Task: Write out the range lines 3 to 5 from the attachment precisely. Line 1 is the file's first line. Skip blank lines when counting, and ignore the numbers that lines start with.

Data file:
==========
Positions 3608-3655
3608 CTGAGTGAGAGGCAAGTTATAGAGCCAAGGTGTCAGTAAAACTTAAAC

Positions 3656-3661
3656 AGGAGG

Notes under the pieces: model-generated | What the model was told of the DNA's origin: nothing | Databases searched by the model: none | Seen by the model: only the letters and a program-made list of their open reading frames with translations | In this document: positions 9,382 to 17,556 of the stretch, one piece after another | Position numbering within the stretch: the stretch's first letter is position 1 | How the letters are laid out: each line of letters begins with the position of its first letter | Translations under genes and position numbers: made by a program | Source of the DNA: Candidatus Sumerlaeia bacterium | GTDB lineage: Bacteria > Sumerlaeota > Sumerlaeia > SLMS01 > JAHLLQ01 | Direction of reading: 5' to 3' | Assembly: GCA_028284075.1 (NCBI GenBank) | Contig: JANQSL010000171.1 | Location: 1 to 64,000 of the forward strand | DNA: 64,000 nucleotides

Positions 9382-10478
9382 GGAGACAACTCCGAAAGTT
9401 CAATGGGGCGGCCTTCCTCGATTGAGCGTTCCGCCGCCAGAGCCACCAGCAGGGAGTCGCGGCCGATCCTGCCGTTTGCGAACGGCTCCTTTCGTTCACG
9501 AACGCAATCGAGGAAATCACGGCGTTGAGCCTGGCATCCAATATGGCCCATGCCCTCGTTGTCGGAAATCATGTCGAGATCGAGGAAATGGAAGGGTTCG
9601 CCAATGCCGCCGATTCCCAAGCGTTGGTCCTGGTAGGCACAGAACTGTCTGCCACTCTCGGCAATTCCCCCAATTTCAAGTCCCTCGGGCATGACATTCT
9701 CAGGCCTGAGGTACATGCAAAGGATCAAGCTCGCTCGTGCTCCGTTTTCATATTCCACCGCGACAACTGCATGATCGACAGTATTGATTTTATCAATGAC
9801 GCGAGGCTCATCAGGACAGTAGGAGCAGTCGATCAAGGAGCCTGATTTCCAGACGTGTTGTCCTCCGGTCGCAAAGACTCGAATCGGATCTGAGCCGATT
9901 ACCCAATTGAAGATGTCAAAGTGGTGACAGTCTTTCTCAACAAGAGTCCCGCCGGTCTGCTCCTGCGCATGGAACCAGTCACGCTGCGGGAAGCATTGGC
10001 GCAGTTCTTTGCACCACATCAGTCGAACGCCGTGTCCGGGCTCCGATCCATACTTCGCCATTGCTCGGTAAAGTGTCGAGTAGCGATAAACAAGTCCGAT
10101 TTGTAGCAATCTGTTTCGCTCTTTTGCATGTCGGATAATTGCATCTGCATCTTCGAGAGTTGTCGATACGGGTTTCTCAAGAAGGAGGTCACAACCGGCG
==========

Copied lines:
Positions 3656-3661
3656 AGGAGG

Notes under the pieces: model-generated | What the model was told of the DNA's origin: nothing | Databases searched by the model: none | Seen by the model: only the letters and a program-made list of their open reading frames with translations | In this document: positions 9,382 to 17,556 of the stretch, one piece after another | Position numbering within the stretch: the stretch's first letter is position 1 | How the letters are laid out: each line of letters begins with the position of its first letter | Translations under genes and position numbers: made by a program | Source of the DNA: Candidatus Sumerlaeia bacterium | GTDB lineage: Bacteria > Sumerlaeota > Sumerlaeia > SLMS01 > JAHLLQ01 | Direction of reading: 5' to 3' | Assembly: GCA_028284075.1 (NCBI GenBank) | Contig: JANQSL010000171.1 | Location: 1 to 64,000 of the forward strand | DNA: 64,000 nucleotides